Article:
US mortgage rates climb steeply, slowing housing boom
Enthusiasm for vacation homes shot through the roof earlier in the pandemic as remote workers sought sunshine and space.
Demand for second homes in the U.S. is plummeting as mortgage rates climb steeply.
After a pandemic buying frenzy, mortgage-rate locks to buy second homes dropped last month to the lowest level since May 2020, according to a report by Redfin Corp. While demand was still up 35% from February 2020, before Covid-19 hit the U.S., it was significantly lower than the previous month’s 87% jump, the brokerage said.
Enthusiasm for vacation homes shot through the roof earlier in the pandemic as remote workers, untethered from the office, sought more sunshine and space. But escalating prices — driven by fierce competition for a tight supply of listings — and a recent surge in mortgage rates have slowed the boom.
Those two factors “are hitting the second-home market much harder than the primary-home market,” said Redfin Chief Economist Daryl Fairweather. “That’s largely because vacation homes are optional. People don’t need a second home, but they do need a place to live.”
Vacation-home demand peaked in March 2021, Redfin said. That was two months after Freddie Mac’s average 30-year mortgage rate hit a record low of 2.65%. Borrowing costs have shot up since the end of last year, landing at 4.67% this week.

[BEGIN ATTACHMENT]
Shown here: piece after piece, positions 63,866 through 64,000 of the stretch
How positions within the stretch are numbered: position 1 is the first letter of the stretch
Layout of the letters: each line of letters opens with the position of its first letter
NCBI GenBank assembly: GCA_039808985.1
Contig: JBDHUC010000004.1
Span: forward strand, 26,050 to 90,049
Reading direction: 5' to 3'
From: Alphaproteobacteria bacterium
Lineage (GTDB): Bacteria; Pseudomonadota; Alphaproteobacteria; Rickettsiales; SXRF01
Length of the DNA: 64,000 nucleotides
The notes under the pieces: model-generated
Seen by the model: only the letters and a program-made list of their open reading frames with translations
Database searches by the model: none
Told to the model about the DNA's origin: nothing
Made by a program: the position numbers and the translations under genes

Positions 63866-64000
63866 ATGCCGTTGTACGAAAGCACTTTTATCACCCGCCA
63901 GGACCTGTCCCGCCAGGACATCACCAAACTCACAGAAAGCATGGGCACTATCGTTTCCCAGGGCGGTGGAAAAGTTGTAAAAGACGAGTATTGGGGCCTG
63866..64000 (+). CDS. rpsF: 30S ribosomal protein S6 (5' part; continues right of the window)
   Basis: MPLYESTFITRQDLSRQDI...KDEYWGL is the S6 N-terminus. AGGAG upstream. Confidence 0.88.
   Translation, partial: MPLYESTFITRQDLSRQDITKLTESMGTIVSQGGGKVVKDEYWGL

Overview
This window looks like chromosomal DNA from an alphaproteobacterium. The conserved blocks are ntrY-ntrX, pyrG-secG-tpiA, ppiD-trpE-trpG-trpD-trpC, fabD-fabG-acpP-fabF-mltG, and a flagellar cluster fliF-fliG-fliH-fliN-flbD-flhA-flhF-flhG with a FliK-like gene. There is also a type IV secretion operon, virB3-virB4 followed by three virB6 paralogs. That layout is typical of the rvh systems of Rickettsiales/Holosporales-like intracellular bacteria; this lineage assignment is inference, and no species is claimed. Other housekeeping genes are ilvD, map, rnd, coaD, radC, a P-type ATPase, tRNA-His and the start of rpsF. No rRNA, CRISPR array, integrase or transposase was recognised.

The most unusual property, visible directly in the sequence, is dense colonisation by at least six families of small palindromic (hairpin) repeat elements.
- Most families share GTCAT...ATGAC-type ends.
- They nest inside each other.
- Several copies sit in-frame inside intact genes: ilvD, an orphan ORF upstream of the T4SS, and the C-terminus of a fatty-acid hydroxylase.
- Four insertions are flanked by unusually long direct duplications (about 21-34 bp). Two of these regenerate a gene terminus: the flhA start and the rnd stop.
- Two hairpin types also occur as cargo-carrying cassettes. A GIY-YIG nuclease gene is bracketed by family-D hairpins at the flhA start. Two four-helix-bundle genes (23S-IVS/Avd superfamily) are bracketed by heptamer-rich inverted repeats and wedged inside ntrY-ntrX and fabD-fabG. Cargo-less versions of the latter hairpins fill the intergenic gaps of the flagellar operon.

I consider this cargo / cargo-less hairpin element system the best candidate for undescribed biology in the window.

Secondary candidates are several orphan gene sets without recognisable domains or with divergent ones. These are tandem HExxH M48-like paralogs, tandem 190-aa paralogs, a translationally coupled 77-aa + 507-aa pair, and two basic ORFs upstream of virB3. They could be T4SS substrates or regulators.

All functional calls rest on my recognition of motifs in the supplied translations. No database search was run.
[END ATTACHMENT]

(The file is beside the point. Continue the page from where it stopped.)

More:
The rapid increase has pushed even some primary-home buyers to the sidelines at a time when inflation is hurting their budgets. The challenges are particularly tough for first-time buyers who have struggled to find affordable properties as bidding wars for the tightest supply of listings on record push prices out of reach.
Contracts to buy previously owned homes declined for a fourth straight month in February as the inventory shortage restricted deals, the National Association of Realtors said last week.
Would-be buyers of vacation homes face another potential obstacle: a fee increase ranging from an additional 1% to 4% on second-home loans backed by Fannie Mae or Freddie Mac. That could tack on as much as $12,000 to a $300,000 mortgage, payable upfront or rolled into the loan.
While the increase officially doesn’t take effect until April 1, the fees have been priced into loans for almost a month, so that may have deterred some buyers already, according to Rebecca Richardson, a broker at Wyndham Capital Mortgage in Charlotte, North Carolina. The city is about a three-hour drive to both the mountains and the beach, making the area a popular vacation-home spot.
Combined with rising rates, the fee increase “has definitely dampened the enthusiasm” among her clients, Richardson said. “It’s becoming a much weightier decision versus last year.”
That doesn’t mean the second-home boom is over, especially for people who can pay cash and whose remote-work plans have solidified.
“Still, people are buying up vacation homes more than they were before the pandemic, as work remains more flexible than it used to be,” Fairweather said.